The March 1 deadline for businesses to notify employees of health care cost-sharing plans and health insurance exchanges available under the Patient Protection and Affordable Care Act has been pushed back, according to a frequently asked question page posted by the Centers for Medicare & Medicaid Services.
The fact sheet states a new official deadline has not been set, but employers should expect it to be sometime in late summer or fall.
Under health care reform, employers are required to provide employees a written notice of coverage options available through the Affordable Care Act. The written notice also must include information from the company explaining how much of the total cost of its employer-offered health plan it will pay. If that number is less than 60 percent of the total cost, employees may be eligible to receive a premium tax credit to purchase a qualified health plan through an exchange established under health care reform act, according to the CMS' FAQ page.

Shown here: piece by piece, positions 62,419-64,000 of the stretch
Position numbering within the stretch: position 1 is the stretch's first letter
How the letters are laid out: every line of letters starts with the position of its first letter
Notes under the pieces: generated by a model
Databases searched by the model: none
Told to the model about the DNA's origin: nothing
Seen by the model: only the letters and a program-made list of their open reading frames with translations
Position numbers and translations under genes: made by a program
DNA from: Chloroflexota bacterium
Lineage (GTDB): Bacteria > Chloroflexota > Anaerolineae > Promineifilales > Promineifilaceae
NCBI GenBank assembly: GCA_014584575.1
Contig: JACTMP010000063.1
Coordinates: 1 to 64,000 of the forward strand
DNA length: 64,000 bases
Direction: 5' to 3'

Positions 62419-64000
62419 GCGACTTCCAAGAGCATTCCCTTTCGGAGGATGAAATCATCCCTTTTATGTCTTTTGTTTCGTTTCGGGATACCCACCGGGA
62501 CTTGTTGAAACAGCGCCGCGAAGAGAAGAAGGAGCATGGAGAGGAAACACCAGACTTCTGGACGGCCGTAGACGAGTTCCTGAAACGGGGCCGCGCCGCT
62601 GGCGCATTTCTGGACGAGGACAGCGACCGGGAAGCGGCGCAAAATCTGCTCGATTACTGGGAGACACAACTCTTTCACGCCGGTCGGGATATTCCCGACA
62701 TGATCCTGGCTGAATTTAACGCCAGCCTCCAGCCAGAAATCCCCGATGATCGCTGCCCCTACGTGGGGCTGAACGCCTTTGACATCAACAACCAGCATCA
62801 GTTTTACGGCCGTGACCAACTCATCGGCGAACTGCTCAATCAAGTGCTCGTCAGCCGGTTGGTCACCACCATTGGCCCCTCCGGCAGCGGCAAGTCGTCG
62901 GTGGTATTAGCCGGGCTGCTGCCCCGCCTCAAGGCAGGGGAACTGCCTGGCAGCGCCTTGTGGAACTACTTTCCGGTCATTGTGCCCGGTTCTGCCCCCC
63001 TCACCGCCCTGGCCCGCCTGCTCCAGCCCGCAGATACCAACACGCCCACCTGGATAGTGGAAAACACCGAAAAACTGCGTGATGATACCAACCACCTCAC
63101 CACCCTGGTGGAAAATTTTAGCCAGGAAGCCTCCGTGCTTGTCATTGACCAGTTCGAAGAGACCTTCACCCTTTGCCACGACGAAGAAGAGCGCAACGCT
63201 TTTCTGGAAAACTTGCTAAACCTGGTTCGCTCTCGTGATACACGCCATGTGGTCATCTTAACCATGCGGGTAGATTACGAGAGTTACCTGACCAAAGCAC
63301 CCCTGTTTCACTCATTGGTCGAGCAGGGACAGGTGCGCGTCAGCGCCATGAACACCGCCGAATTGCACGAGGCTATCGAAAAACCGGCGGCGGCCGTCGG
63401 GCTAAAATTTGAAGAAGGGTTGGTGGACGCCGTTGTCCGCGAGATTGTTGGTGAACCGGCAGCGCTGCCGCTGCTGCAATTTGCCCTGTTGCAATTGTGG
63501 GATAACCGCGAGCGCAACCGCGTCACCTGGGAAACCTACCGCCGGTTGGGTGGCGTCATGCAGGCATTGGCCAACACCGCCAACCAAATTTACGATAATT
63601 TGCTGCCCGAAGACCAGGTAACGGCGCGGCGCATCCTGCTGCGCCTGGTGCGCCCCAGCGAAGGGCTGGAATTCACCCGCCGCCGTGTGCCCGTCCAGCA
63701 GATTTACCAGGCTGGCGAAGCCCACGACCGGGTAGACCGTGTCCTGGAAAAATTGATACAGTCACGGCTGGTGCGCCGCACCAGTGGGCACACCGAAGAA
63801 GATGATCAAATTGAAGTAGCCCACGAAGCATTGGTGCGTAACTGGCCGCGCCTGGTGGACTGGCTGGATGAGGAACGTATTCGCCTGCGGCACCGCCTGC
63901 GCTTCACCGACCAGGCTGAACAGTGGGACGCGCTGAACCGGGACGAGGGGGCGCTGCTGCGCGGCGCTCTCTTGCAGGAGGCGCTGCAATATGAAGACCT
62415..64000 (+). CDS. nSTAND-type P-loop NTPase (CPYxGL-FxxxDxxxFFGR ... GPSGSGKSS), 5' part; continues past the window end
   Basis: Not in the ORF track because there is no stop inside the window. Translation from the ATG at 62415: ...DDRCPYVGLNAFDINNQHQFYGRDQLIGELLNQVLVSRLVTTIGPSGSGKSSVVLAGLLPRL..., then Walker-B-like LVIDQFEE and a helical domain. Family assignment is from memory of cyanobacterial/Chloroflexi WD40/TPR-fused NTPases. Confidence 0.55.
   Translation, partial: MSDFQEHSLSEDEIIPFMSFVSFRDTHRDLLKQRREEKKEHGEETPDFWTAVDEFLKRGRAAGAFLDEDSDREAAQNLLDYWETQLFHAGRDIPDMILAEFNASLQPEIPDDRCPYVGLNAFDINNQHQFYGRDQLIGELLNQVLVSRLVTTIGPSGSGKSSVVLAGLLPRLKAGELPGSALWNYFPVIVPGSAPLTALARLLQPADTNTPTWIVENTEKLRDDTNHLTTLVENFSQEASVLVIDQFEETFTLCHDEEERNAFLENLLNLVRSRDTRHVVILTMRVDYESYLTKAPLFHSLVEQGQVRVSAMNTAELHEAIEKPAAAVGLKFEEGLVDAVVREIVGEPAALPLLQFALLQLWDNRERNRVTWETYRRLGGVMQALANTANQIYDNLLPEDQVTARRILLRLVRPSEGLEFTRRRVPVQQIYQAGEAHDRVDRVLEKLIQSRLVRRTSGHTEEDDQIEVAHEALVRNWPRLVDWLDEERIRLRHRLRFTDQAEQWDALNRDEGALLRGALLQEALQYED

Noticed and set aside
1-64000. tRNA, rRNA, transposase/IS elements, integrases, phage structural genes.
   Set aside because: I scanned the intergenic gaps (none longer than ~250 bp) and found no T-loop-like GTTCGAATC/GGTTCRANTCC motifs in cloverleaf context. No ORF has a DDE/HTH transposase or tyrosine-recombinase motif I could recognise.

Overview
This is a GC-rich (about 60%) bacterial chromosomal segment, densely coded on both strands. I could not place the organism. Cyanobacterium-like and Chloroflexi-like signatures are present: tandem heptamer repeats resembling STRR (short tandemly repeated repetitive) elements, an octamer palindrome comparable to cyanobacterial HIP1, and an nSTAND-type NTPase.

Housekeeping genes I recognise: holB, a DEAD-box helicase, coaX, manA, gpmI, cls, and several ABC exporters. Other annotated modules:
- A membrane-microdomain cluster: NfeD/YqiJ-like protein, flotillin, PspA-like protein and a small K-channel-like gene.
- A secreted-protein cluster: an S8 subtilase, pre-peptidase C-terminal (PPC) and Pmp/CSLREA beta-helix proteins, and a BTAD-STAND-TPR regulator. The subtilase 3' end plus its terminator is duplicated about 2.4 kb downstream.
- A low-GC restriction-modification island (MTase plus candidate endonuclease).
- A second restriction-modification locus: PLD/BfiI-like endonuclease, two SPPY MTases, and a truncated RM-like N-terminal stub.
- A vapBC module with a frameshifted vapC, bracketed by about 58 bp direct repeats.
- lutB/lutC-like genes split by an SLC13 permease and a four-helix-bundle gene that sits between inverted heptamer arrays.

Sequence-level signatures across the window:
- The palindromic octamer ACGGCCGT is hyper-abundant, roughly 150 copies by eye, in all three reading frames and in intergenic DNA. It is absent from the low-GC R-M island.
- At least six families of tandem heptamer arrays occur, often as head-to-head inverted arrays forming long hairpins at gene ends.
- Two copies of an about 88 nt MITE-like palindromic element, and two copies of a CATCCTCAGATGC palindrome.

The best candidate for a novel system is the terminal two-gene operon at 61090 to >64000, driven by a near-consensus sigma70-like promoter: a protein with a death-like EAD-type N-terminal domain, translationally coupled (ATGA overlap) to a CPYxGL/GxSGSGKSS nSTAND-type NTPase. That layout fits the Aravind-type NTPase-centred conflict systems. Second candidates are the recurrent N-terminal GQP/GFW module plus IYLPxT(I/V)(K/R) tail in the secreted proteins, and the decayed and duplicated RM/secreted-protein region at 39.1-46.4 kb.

The U.S. Labor Department is considering releasing "model, generic language" to employers as an example for the written notifications they will be required to distribute later this year, according to the fact sheet.
The March 1 deadline has been postponed to allow for a smoother transition to the government-run exchanges, and so the U.S. Department of Health and Human Services and the Internal Revenue Service will be able to provide employers with more education and guidance on how to compose the written notifications, the fact page states.
Max Mihelich is Workforce's editorial intern. Comment below or email email@example.com.